Credit and debit acceptance at merchants, wholesalers, contractors, and manufacturers is at a record high volume. Recording and keeping track of the credit cards is challenging. Businesses need to ensure the credit card receipts are reconciled, just like they should reconcile cash and check receipts. Reconciliations are key to mitigating and preventing employee theft.
|Sales Receipts||=||Deposits Prepared||=||Bank Statements|
See SDC’s article for basics on reconciliation: https://sdccpa.com/hot-topics/non-profits-easy-targets-for-fraudsters/
The same is true for credit cards. If your business accepts credit cards as a payment option, you’ll need to reconcile credit card statements to your company’s financial records. Each month, the bank that handles the credit card sales for your company will send you a statement listing the following:
- All of your company’s transactions for the month.
- The total amount your company sold through credit card sales.
- The total fees charged to your account.
If you discover a discrepancy between what the bank reports was sold on credit cards and what the company’s books show regarding credit card sales, it’s time to investigate. Company’s need to play detective and find the reason behind the difference.
To make reconciling credit card receipts simpler, consider having credit card receipts from the processor (bank) deposited into a separate bank account from which accounts receivable, cash, and other receipts are deposited. The lack of commingling monies will help business owners, controllers, and bookkeepers recognize the subtle, or alarming, trends, more quickly. Alarming trends can include, but aren’t limited to, an increase or decrease in credit card receipts, an increase in credit card transaction fees, and an increase in chargebacks.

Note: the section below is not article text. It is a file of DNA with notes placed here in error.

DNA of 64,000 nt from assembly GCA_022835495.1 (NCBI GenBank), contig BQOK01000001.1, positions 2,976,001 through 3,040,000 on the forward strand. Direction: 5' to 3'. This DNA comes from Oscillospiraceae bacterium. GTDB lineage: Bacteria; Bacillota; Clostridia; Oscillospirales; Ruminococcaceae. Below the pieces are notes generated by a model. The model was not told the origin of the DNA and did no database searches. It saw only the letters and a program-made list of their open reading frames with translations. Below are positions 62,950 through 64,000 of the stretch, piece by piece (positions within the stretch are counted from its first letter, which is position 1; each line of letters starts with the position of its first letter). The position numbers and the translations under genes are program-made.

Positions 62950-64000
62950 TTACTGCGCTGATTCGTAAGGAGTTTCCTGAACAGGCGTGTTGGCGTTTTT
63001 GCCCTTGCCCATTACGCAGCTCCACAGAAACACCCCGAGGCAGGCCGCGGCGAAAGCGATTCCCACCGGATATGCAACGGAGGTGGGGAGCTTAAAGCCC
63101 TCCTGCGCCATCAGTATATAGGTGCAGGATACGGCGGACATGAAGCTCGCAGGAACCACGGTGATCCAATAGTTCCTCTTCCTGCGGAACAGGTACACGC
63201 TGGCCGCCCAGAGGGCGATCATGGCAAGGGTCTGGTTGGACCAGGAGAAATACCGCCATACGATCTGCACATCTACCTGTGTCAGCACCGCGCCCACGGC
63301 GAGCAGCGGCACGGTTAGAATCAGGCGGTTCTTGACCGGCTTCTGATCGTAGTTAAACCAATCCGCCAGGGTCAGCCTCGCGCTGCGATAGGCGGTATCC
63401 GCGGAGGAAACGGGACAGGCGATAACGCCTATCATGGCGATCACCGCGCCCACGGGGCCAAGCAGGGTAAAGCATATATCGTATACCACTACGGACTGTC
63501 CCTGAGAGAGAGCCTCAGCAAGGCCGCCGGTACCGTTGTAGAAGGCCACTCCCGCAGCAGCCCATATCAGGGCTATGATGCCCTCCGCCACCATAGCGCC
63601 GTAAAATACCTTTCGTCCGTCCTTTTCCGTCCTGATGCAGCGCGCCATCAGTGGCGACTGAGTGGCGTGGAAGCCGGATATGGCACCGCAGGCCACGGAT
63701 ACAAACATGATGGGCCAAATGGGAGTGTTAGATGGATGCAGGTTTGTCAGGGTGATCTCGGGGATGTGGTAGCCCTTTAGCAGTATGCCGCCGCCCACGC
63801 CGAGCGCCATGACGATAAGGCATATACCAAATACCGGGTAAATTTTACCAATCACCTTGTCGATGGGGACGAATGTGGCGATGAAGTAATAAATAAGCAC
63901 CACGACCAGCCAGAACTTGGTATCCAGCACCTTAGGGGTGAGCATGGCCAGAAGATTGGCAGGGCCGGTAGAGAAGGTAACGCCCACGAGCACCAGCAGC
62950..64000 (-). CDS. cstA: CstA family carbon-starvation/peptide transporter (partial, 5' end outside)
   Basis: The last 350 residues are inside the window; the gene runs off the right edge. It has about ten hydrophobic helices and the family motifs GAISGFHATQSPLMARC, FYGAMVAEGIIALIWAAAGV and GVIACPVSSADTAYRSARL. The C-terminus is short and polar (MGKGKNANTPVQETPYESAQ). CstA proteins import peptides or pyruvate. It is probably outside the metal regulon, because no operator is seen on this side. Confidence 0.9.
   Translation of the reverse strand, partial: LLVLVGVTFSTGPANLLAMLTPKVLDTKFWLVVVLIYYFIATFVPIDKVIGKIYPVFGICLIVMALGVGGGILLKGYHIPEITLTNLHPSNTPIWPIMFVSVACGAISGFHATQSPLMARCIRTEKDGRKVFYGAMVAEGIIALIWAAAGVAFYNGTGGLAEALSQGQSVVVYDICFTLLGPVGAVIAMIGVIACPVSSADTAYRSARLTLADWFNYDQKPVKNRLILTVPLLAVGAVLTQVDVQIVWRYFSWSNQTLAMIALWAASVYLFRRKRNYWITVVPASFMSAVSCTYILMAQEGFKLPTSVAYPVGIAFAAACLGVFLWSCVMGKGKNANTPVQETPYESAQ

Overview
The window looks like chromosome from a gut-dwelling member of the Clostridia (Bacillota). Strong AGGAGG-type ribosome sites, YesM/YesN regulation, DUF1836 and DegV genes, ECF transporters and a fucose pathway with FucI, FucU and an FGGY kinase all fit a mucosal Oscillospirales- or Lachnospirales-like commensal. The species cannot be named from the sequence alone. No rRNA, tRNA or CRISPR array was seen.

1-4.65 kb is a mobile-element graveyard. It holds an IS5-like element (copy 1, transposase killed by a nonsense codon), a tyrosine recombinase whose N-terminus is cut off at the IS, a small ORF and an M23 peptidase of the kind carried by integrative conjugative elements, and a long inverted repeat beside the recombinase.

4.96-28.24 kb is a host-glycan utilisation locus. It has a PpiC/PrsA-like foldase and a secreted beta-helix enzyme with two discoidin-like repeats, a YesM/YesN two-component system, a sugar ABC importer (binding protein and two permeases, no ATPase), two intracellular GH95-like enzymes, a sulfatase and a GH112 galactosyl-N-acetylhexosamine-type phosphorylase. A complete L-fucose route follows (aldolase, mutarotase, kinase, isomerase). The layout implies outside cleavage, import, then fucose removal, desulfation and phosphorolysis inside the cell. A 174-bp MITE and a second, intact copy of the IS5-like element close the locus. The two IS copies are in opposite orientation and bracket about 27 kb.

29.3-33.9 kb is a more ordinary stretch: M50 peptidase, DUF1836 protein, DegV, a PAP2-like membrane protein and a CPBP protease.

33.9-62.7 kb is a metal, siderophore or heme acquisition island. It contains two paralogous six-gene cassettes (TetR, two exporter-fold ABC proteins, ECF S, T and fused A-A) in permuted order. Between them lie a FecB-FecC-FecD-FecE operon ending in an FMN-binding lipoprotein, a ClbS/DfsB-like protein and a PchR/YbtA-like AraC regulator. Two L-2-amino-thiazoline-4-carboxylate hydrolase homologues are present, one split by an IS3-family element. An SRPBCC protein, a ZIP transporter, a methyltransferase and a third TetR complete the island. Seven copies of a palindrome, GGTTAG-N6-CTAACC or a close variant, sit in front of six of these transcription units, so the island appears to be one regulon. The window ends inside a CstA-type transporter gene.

The reconciliation of credit card receipts is challenging. The time that it takes for a merchant who accepts a credit card as payment until the time the monies are deposited into the merchant’s bank account can vary, depending on the type of merchant account the business owner uses. Typically, a payment can take anywhere from 24 hours up to 3 days to process the payment. The reason for this time is because the transaction process undergoes a number of steps to get from one bank account to another.
To better understand credit card processing, it is important to know the steps the occur from the point of sale to the final deposit into the merchant’s account. When a credit card is used at the point of sale in a business, the payment is then authorized through the acquiring bank. The acquiring bank is the bank where the merchant has an account. The acquiring bank will then issue an authorization request to the card-issuing bank.
When authorization is confirmed, the approval code is sent back to the point of sale. For most transactions, this happens within seconds, so the payment can be taken for goods and services. After an approved payment, a similar process occurs again, although instead of requesting authorization through the merchant’s bank to the card-issuing bank, the authorization code and draft of sales are sent first to the acquiring bank, then to the card-issuing bank. Many merchants will provide daily or weekly batches of sales, instead of completing one transaction at a time.
When the card-issuing bank receives the authorization code, the card-issuing bank will subtract an interchange fee from the total owed. It is then sent back to the acquiring bank where the money is then deposited into the merchant’s account, less a previously agreed upon discount percentage (which is a requirement of having that type of account). While it may seem like a complicated process, it can be very efficient for collecting credit card payments for any business, big or small.
The reconciling challenges include, but are not limited to:
- Time consuming process
- Time delays
- Commingling with other receipts
- Batching multiple transactions or dates
- Batching of chargebacks
- Batching fees
The aforementioned challenges tend to present opportunities for fraudsters and dishonest employees to steal monies. Learn how in our related post . . . Opportunities for Fraudsters: Is Your Credit Card Safe?